Wiping off nearly Rs 4 lakh crore of investors' wealth during the day, benchmark Sensex crashed on Friday.
Hit by tremors of Britain leaving the European Union, domestic stocks are likely to see "choppy" trading in the next few sessions before a moderate recovery, which will also depend on progress of monsoon, say experts.
Still, the "correction" in the markets presents long-term buying opportunities for investors till normalcy returns once dust settles down on the overall Brexit impact, they added.
Wiping off nearly Rs 4 lakh crore of investors' wealth during the day, benchmark Sensex took a big 1,058-point plunge in the morning on Friday as it became clear that Britain would be leaving the EU, a development that also sent global markets into a tizzy.
"We believe that as the dust settles, markets will revert to normalcy with a moderate recovery," said Dhananjay Sinha, head, Institutional Research, Economist & Strategist, Emkay Global Financial Services.
"In that scenario, we see markets trading sideways and economic uncertainty lingering on as the UK works towards re-establishing its global economic relationship, which is likely to take at least a couple of years," he added.
Soon after the markets opened this morning, heavy selling was seen across all sectors, including realty, industrials, metals, auto, banking, finance, capital goods and power, as Brexit news began to pour in.
"We see Brexit as a buying opportunity in the long term. While it is difficult to predict market movement in the short term, recent correction offers a long-term buying opportunity for investors. There will be concerns if monsoon turns adverse, (and) not Brexit," said S Naren, ED and CIO, ICICI Prudential AMC.
"We believe a normal monsoon is one of the most important factors for the markets."
SAMCO securities, CEO, Jimeet Modi, said that while markets are jittery, this is a god-send event, especially for Indian investors.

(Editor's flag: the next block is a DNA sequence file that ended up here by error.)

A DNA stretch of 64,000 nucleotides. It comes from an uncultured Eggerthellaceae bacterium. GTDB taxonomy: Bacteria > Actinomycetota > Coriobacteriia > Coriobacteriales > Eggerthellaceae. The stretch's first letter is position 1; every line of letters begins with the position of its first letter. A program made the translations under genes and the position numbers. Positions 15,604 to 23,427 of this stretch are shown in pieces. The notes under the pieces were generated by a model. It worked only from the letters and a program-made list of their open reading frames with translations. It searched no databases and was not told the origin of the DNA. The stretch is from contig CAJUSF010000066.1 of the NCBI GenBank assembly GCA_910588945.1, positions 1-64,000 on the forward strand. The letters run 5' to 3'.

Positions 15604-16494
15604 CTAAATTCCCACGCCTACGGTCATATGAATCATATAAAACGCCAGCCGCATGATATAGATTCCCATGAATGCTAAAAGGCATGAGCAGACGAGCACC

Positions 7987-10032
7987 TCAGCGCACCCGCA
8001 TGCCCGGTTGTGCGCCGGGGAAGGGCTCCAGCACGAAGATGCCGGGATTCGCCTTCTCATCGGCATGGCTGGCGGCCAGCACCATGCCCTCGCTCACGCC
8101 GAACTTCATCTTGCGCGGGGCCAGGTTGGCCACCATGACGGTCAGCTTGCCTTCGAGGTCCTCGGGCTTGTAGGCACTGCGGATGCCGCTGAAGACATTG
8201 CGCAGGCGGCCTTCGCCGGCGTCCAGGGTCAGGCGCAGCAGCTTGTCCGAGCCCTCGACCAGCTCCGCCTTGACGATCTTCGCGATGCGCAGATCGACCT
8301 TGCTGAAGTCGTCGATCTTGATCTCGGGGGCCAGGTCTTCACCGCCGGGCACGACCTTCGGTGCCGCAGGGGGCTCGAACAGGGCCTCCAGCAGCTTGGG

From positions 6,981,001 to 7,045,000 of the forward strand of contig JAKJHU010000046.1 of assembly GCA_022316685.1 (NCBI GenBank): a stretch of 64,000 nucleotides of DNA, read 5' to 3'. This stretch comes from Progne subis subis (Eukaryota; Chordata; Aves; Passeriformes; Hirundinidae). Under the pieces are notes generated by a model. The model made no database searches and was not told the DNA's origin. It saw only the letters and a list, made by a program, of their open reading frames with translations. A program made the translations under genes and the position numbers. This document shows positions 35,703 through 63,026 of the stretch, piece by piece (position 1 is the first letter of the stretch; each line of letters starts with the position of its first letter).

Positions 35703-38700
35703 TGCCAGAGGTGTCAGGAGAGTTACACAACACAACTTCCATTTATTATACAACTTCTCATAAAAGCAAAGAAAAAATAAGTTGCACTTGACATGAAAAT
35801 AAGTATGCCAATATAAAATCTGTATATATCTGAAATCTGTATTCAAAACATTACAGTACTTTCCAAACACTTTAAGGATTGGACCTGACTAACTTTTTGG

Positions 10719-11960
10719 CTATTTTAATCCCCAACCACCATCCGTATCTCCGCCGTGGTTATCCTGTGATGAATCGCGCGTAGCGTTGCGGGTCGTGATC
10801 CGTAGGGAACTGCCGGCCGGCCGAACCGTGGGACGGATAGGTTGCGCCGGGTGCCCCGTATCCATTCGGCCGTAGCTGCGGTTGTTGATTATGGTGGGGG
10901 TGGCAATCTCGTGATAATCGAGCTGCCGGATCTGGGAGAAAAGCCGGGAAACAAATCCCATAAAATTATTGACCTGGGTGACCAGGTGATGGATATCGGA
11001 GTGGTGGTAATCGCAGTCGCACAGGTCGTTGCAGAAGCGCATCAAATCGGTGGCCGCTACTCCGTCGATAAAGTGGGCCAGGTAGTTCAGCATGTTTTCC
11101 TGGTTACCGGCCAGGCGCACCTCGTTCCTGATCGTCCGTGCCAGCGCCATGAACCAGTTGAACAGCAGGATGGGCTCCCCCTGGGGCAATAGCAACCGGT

"While we saw a steep fall in the indices, the trajectory of Indian markets remains upwards. After some stability that will come next week, investors should be lapping up good quality stocks," he noted.
According to him, stocks of IT and other companies which have significant revenues coming from Europe and the UK will be affected. They may be avoided as the extent to which the pound will be impacted will be unknown, he added.
In a development that would have far-reaching consequences for Europe as well as the global economy, Britain has voted to exit the 28-nation EU.
"Brexit has come as a shocker to markets who were expecting Britain to remain in the EU. There was mayhem in global markets as the news trickled in though some semblance of normalcy came in the final hour of trading," said Hariprasad M P, senior vice-president & head Treasury & Banknotes Business, Centrum Direct.
"In the days to come, markets are bound to be quite choppy and volatile till more clarity emerges from the UK and the EU."
After recovering some ground, the Sensex still ended the day with a sharp loss of 604.51 points at 26,397.71.
"Though Indian economy is unlikely to have a major direct impact, it will certainly influence the liquidity to the EMs like India during such global chaos. This will downgrade the FII inflows and depreciate the rupee," said Vinod Nair, head of Research, Geojit BNP Paribas Financial Services.
HSBC Global Research said the exit of Britain from the European Union might not have a major impact on Asian economies as most of them have minimal trade exposure to the United Kingdom.
"Britain may have voted to exit the EU and markets are in a tizzy, but Asia should come through this episode with only a few scratches. The trade exposure to the UK is minimal for most Asian economies, and risks to direct bank financing from UK financial institutions appear manageable," it said in a report.
However, the impact of currency swings, in particular a stronger yen, is harder to judge, tightening financial conditions for emerging markets in the region, it added.
Noting that Asia is in a reasonably strong position to withstand the latest tremors from Europe, HSBC Global Research said broadly the impact should prove manageable.
"The fragility of the West, economically as well as politically, is a reminder that Asia can't count on an export rebound any time soon to lift ailing growth. Reforms are urgently needed to put local demand growth on a more sustainable path. Time to get to work," the report noted.
Fitch Ratings said the development is credit negative for most sectors in the UK due to weaker medium-term growth and investment prospects and uncertainty about future trade arrangements.
"Failure to agree favourable trade arrangements would also be a significant negative for some sectors. The UK's status as a major international banking hub could be damaged as some business lines shift to the EU.
"Higher import costs and pressure on exports due to the potential imposition of tariffs would be broadly negative for corporates. The extent to which the UK would be able to limit net inward migration could be significant for some asset classes," Fitch said in a report.